I'm sure DrNightdub, harry_w, shutuplaura and others will understand the origin of the term 'Irregulars'. Apologies, folks, I have none of my books to hand and all I could get was Wikipedia - but, anyway:
The article links to Purdon's book on the Civil War.On 15 October, directives were sent to the press by Free State director of communications, Piaras Béaslaí to the effect that Free State troops were to be referred to as the "National Army", the "Irish Army", or just "troops". The Anti-Treaty side were to be called "Irregulars" and were not to be referred to as "Republicans", "IRA", "forces", or "troops", nor were the ranks of their officers allowed to be given.
It was the 'IRA Godfathers' of the 1920s, essentially.
I wonder would a republishing of Manning's The Blueshirts have the subtitle The Free State's Fascists
I would hope not - to be consistent, like.
Last edited by SeamusNapoleon; 16th May 2012 at 03:13 PM.
Newspapers who refused to abide by the Free State directives - another term for 'censorship' - were to be shut down.
I believe the Free State officer who caught a mortally-wounded Liam Lynch asked one of his men to give Lynch a bandage, the soldier refused, calling Lynch a 'Die-hard [expletive]'
Not the most balanced of terms.
Last edited by shutuplaura; 16th May 2012 at 03:41 PM. Reason: clarification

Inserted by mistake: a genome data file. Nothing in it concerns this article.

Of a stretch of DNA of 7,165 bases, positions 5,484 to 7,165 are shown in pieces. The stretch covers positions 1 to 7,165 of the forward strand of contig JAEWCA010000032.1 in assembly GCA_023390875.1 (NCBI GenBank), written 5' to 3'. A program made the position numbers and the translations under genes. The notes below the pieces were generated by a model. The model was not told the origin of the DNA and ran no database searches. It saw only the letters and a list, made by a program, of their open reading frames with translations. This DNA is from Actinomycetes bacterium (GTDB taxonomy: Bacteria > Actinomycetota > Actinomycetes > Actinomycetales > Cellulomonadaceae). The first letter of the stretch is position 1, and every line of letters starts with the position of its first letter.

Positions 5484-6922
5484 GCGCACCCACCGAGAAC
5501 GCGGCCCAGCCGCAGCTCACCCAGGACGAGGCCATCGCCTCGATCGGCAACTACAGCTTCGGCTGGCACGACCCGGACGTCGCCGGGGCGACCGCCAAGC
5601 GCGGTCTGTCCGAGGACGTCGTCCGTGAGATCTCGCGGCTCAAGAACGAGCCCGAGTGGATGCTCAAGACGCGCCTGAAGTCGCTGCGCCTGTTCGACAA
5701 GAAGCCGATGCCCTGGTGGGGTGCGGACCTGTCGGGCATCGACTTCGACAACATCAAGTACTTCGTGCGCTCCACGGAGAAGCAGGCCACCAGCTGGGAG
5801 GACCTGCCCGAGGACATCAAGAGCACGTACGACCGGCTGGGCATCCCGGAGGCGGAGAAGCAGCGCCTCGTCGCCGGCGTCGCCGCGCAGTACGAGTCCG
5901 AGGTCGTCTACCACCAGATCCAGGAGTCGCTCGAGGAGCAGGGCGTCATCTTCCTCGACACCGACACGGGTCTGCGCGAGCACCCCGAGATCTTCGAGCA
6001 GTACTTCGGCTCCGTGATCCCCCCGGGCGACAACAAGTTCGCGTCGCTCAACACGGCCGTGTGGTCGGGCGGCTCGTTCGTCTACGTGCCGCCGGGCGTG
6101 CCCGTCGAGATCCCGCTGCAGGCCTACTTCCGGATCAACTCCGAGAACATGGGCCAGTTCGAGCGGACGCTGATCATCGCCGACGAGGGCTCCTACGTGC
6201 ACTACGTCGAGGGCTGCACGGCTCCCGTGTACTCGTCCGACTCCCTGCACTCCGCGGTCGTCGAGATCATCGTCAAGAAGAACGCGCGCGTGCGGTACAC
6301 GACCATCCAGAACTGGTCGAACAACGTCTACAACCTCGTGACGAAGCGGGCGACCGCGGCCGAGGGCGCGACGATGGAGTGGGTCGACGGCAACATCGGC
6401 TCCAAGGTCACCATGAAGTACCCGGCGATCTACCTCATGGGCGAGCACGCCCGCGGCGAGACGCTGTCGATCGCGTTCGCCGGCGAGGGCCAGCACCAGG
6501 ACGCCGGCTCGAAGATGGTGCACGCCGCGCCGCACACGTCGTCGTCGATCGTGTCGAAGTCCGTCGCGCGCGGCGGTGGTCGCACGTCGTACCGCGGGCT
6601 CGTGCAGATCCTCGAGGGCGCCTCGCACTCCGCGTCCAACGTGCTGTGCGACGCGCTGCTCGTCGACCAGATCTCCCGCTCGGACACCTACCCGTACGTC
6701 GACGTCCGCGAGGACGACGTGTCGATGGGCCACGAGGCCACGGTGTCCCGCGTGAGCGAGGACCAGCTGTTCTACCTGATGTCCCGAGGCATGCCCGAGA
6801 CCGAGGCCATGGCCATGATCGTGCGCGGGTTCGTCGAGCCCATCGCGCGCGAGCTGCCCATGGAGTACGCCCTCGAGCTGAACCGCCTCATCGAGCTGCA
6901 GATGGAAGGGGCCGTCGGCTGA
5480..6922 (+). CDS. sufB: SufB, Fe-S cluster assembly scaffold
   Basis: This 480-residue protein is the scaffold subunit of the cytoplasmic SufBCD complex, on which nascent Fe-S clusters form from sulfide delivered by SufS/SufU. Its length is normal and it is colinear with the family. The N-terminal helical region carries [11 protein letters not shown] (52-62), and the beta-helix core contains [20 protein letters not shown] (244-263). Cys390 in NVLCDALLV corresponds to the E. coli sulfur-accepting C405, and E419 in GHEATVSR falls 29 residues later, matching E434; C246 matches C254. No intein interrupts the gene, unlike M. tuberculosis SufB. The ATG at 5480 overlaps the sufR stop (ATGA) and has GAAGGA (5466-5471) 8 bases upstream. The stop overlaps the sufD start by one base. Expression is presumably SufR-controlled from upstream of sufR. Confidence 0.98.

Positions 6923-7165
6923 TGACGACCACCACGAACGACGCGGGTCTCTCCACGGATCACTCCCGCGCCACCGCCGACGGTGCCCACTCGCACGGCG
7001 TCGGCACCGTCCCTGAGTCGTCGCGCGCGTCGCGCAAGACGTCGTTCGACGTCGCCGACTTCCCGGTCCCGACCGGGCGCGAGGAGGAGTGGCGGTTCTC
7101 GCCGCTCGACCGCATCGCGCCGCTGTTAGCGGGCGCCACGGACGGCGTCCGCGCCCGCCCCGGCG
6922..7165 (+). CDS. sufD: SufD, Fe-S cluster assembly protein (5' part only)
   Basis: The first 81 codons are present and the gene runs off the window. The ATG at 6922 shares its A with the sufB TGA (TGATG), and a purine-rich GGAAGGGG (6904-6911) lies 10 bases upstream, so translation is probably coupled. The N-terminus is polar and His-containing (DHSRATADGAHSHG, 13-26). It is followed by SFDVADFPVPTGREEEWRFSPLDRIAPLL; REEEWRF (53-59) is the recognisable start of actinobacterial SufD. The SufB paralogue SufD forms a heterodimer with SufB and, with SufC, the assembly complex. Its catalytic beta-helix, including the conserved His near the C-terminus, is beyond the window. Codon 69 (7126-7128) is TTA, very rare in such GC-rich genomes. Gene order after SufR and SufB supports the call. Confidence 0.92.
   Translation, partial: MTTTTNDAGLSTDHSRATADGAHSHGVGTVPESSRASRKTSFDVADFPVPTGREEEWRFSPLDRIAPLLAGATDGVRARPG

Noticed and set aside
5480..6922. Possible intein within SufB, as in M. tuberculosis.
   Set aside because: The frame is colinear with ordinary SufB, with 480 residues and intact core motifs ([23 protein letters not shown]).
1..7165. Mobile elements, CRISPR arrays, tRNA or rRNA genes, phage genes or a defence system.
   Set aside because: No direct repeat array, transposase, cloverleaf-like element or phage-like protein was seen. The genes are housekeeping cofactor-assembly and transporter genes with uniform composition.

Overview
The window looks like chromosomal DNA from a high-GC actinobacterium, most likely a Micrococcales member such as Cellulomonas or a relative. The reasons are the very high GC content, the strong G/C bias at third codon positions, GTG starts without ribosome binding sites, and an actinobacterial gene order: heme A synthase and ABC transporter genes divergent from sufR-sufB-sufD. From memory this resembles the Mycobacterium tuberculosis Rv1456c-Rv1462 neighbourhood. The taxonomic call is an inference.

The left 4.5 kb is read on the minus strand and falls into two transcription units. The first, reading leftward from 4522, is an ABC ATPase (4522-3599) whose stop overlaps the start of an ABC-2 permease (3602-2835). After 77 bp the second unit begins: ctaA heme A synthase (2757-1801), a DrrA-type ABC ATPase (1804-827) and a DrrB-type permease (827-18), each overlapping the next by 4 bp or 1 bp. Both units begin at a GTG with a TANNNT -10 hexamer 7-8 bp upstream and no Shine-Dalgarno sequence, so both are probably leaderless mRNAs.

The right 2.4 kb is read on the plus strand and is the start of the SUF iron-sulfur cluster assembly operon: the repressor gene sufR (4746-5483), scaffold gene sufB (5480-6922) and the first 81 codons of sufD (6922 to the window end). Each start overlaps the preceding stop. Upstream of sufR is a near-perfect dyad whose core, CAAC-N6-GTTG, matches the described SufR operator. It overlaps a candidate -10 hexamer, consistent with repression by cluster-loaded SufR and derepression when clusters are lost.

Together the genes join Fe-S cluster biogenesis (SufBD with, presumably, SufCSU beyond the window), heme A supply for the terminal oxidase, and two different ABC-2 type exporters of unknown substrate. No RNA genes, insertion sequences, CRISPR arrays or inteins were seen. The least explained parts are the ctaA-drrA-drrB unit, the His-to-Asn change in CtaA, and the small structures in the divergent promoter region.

Lynchs opinions were anti-democratic and wholly militaristic ..." " views and opinions of political people are not to be too seriously considered ", he said. A Die Hard, in other words.
Kevin O'Higgins referred to them as a " bunch of Apaches ".
The headline of an article in yesterday's Sunday Times, surprised nobody picked up on this.
The recently broadcast documentary on the shootings in west Cork – titled An Tost Fada – has had to have to factual errors removed before any further re-broadcasting. According to Tom Cooper – ‘chairman of the Irish National Congress, which espouses a united Ireland by peaceful means’ – the station deliberately conflated two sets of events.
The two men mentioned in the documentary who were friends with the Salter family – Canon Salter, who took part in the documentary, being the son of those who experienced the period – Matthew Connell and William Sweetman, were not shot in April 1922 as detailed by the documentary (thus linking them to the Bandon Valley killings) but, rather, were shot in February 1921.
RTE apparently also made a mistake of stating that Canon Salter’s father received £1,700 compensation from the British government. In the absence of any clarifying remarks in the article on this, it must be presumed that the Salter family received no financial aid from the British government?
Cooper has called on RTE to broadcast a “balancing programme” and – more realistically and sensibly – called for the reinstating of the previous practise of ‘appointing a historical adviser to such documentaries’.
The documentary had been written by Eoghan Harris.
Eoghan Harris is not a historian.